NDIA Small Arms 2005
By Robert Bruce

(Editor’s Note: The National Defense Industrial Association’s annual international infantry meeting is a priority for Small Arms Review because this is where the key players from industry, science, government and military get together to support arming and equipping current and future soldiers. As the Global War on Terror continues, US and allied troops are benefiting enormously from the latest developments in guns and gear, many of which can be traced back directly to challenges presented in previous NDIA gatherings. Urgent requests of today will be put in front of the organization’s membership to accelerate solutions to new threats. Soldiers of the near and distant future will also benefit from work set in motion by papers presented at NDIA by forward thinkers. These visionaries screen the vast outpouring of scientific endeavor then chart a course toward giant leaps in protection of our forces and destruction of our enemies. Contributing Editor Robert Bruce, with the distinct advantage of having attended and reported on many of these meetings over the years, provides some highlights of NDIA’s 2005 International Infantry and Joint Services Small Arms Systems Annual Symposium, Exhibition and Firing Demonstration. - Robert G. Segel)

GI Joes and Janes fighting the Global War on Terror (GWOT) are getting some damn good stuff through the system these days. Among noteworthy pieces of gear are a variety of day optics that help pinpoint bad guys in crowds of ordinary citizens and increasingly sophisticated night sights that strip away the cloak of darkness and even “see” through smoke and sandstorms. Just about everything from pistol magazines to “smart munitions” is more and better as America’s vast technological advantages and economic resources are directed toward supporting the warfighter. Who thinks this has resulted from the collective wisdom and dedication of legions of bureaucratic bean counters? SAR argues that troops fighting terrorists today - and those who will undoubtedly be doing so well into the foreseeable future - should credit NDIA in general and its Small Arms section in particular.

This worthy organization’s 2005 annual gathering was held in Atlantic City, New Jersey’s impressive Convention Center over three information packed days beginning on 17 May. Each morning kicked off with a general session, giving all an opportunity to benefit from prepared remarks by authorities like Marine Corps Systems Command’s top general and the Army’s Program Manager for Small Arms.

Back to School

Afterward, attendees had to make some hard choices among more than fifty multi-track panel discussions, informational and technical papers. So, there was a fair amount of shuttling between conference halls where experts explaining ammunition innovations spoke concurrently with those of mortars. Or small arms at the same time as international infantry, then fire control vs. weapons and ammunition. Luckily, PowerPoint files with many of these presentations are readily available to all though the internet. Inexcusably, most postings omit the text of prepared remarks so one is left for the most part with meatless bones to gnaw on. Wise to this frustrating situation, many attendees run tape recorders but that presents the equally daunting task of reviewing hours and hours of poor quality audio. Note-taking requires a fast pencil and a keen eye for essential points. What follows are some brief points from downloads, tapes, slow pencil, and jaundiced eye.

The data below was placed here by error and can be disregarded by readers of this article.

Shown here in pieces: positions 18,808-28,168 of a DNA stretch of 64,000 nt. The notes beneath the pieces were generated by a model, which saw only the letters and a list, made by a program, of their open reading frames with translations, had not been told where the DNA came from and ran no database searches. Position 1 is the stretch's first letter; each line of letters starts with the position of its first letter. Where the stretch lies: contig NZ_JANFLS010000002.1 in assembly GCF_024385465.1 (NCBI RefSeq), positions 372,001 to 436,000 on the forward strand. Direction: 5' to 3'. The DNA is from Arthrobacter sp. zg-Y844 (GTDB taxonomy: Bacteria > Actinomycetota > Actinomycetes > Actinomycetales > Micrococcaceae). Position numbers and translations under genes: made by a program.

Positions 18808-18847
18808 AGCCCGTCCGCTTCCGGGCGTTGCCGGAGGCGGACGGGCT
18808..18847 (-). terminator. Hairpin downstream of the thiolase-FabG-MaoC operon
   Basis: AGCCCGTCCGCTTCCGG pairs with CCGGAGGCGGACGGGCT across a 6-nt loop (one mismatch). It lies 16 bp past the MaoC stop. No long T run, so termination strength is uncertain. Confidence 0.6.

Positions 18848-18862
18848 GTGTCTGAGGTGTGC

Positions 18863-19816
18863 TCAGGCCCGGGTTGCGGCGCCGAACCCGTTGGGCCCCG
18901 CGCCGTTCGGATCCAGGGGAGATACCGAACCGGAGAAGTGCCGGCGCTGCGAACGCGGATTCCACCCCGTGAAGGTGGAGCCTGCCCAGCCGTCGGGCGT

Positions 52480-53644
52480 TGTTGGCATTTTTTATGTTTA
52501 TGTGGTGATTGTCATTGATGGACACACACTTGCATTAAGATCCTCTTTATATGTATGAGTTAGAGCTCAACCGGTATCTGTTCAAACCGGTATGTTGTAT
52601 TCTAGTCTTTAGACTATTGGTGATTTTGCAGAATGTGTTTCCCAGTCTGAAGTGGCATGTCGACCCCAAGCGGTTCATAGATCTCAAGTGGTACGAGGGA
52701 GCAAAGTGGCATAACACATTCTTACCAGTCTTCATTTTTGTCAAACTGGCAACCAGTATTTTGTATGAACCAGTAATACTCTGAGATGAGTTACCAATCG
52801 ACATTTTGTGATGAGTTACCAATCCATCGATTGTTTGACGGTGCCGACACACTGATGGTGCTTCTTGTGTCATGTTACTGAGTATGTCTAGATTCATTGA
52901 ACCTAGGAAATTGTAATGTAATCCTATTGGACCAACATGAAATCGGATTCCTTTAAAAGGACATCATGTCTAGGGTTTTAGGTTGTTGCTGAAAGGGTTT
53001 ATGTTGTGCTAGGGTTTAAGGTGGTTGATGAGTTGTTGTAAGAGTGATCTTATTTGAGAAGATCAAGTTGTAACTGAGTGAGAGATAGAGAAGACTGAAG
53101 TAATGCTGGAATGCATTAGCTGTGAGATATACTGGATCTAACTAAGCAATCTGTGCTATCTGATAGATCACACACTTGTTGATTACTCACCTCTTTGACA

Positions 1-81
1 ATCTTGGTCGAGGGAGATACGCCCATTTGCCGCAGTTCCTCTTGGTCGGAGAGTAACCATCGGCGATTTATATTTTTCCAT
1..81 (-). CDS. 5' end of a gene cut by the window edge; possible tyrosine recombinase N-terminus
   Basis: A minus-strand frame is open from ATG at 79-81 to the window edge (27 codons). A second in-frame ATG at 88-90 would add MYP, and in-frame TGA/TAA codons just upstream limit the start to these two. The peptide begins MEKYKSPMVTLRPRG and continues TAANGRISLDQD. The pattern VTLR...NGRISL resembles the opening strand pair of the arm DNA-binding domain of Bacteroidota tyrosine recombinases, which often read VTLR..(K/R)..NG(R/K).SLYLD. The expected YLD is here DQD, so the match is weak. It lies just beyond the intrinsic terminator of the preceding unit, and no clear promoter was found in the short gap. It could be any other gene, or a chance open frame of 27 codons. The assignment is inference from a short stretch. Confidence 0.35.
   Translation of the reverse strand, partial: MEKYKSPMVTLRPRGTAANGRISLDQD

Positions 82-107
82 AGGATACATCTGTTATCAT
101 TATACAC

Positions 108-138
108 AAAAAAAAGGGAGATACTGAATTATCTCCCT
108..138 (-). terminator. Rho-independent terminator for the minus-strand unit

Those needing more are strongly encouraged to log on at www.dtic.mil/ndia/2005smallarms/2005smallarms.html and scroll down to the titles listed here in the order posted.

Mysteriously absent from the posted proceedings is a presentation by Transformational Defense Industries’ Tim Lindsay and Andrew Finn on “Super V,” an exciting new recoil-mitigating technology demonstrated in the prototype KRISS submachine gun firing full power .45 ACP ball at 1,300 rpm. TDI expects to apply “Super V” to long arms as well and has promised SAR a live fire evaluation as this program matures.


This year’s George M. Chinn award was presented to Rich Audette of Program Manager Soldier Weapons and the Carlos Hathcock award went to Christopher Mitternight of Naval Surface Warfare Center Crane. Also honored for years of exemplary professional service were Sal Fanelli and Jim Schatz of Heckler and Koch, Marvin Maule of Aberdeen Test Center, Colonel Michael Smith and Lieutenant Colonel Matthew Clarke of PM Soldier Weapons, as well as Lieutenant Colonel Robert Carpenter, now with National Defense University.

Dr. Stephen Small, JSSAP’s own national treasure, succeeded again this year in telling a century-old story that was spot-on relevant to today in his Awards Luncheon address “A Bold Initiative: Colonel Miles and the Lee Magazine Rifle in 1879.” This fast-cycling bolt action became better known in later times as the British Army’s beloved Short Magazine Lee Enfield. Small’s postscript had heads nodding in agreement that true visionaries should not expect to be warmly embraced by entrenched bureaucracies. “As for the Lee rifle, it has the dubious distinction of being the most successful rifle ‘never’ to be purchased by the U.S. Army.”

Hardware Show

Welcome respite from information-rich presentations was provided by numerous breaks in the large exhibit hall where more than sixty commercial firms and government entities showed their wares. The diverse subjects of many dry technical papers and an alphabet soup of acronyms took form there in an array of things to pick up, point, look through, and discuss.

From AAI with a model of JSSAP’s conceptual “Lightweight Machine Gun” and ammo mockups (www.aaicorp.com) to Weibel Scientifics’ precision instrumentation (www.weibel.dk), attendees got up close with new hardware and knowledgeable product reps - many of whom are the engineers responsible for design and production.

SAR Editor-in-Chief Dan Shea and this reporter started at opposite ends of the hall searching for what’s new, improved, and noteworthy. Some observations from our pooled notes:

Range Time